K band

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K band
NATO K band
Frequency range
20 – 40 GHz
Wavelength range
1.5 cm – 7.5 mm
Related bands
IEEE K band
Frequency range
18 – 27 GHz
Wavelength range
1.67 – 1.11 cm
Related bands
  • J / K bands (NATO)
  • SHF (ITU)

K band designates certain portions of the electromagnetic spectrum, in either the microwave domain or in the infrared domain. The microwave K bands are used primarily for radar and satellite communications while the infrared K band is used for astronomical observations.

NATO K band[edit]

The NATO K band is the range of radio frequencies from 20 GHz to 40 GHz in the system of letter designations for frequency bands used by NATO for electronic countermeasure (ECM) applications.[1][2] This is equivalent to wavelengths between 1.5 cm and 7.5 mm.

The NATO K band intersects with the SHF and EHF bands as defined by the ITU.[3] The NATO K band intersects with the K band as defined by the IEEE and contains the Ka band.[4]

IEEE K band[edit]

The IEEE K band is a portion of the radio spectrum in the microwave range of frequencies ranging between 18 and 27 GHz. K band between 18 and 26.5 GHz is absorbed easily by water vapor (H2O resonance peak at 22.24 GHz, 1.35 cm).


The IEEE K band is conventionally divided into three sub-bands:

  • Ka band: K-above band, 26.5–40 GHz, mainly used for radar and experimental communications. NASA's Kepler spacecraft is the first NASA mission to use Ka band DSN communications.[5]
  • K-band 18–27 GHz
  • Ku band: K-under band, 12–18 GHz, mainly used for satellite communications, terrestrial microwave communications, and radar, especially police traffic-speed detectors.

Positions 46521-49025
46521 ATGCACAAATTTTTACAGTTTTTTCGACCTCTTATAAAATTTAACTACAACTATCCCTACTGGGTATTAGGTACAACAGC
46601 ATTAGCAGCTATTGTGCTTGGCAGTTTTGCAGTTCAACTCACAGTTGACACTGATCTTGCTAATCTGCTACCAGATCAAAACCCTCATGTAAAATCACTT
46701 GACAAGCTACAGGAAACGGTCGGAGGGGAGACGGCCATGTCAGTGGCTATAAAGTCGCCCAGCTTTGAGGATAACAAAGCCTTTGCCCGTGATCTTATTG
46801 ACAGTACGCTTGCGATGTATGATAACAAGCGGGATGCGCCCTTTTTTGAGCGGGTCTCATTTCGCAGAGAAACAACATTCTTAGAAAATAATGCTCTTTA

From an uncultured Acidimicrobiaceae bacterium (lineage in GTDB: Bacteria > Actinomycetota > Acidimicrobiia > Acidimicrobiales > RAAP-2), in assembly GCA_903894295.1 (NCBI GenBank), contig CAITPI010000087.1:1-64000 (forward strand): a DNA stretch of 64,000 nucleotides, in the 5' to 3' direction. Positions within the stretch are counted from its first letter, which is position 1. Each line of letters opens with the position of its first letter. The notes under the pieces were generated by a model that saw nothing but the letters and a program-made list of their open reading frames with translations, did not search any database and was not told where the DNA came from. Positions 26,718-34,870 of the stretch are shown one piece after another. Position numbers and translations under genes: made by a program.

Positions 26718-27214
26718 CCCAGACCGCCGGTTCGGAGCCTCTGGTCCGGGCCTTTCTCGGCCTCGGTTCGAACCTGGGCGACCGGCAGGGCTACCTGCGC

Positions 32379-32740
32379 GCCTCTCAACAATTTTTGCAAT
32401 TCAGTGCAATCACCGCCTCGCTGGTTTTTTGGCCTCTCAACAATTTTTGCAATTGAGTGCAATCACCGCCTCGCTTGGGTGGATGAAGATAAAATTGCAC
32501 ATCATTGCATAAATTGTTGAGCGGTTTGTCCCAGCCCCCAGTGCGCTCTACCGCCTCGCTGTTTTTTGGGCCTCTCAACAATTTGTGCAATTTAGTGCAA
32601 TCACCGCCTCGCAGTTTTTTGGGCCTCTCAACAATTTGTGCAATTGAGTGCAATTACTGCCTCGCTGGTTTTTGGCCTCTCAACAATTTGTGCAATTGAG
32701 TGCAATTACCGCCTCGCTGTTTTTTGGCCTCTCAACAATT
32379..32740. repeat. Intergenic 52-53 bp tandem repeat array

Amateur radio[edit]

The Radio Regulations of the International Telecommunication Union allow amateur radio and amateur satellite operations in the frequency range 24.000 GHz to 24.250 GHz, which is known as the 1.2-centimeter band. It is also referred to as the K band by AMSAT.

Infrared astronomy[edit]

In infrared astronomy, the K band refers to a different frequency range atmospheric transmission window centered on 2.2 µm (in the near-infrared 136 THz range).


  1. ^ Leonid A. Belov; Sergey M. Smolskiy; Victor N. Kochemasov (2012). Handbook of RF, Microwave, and Millimeter-Wave Components. Artech House. pp. 27–28. ISBN 978-1-60807-209-5. 
  2. ^ Norman Friedman (2006). The Naval Institute Guide to World Naval Weapon Systems. Naval Institute Press. pp. xiii–xiv. ISBN 978-1-55750-262-9. 
  3. ^ "V.431: Nomenclature of the frequency and wavelength bands used in telecommunications". ITU-R. 2006-01-04. Retrieved 2014-02-03. 
  4. ^ "521-2002 - IEEE Standard Letter Designations for Radar-Frequency Bands". IEEE. 2003-01-14. doi:10.1109/IEEESTD.2003.94224. Retrieved 2014-02-03. (subscription required (help)). 
  5. ^ http://www.nasa.gov/mission_pages/kepler/news/keplerm-20110617.html#.VK7w_SeE0fo